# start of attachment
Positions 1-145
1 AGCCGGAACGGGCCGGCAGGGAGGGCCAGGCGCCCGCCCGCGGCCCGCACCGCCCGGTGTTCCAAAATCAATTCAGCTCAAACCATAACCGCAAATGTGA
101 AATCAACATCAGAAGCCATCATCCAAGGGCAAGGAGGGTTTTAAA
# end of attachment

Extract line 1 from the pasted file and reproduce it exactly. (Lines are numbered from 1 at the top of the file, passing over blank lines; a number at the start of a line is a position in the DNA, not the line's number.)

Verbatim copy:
Positions 1-145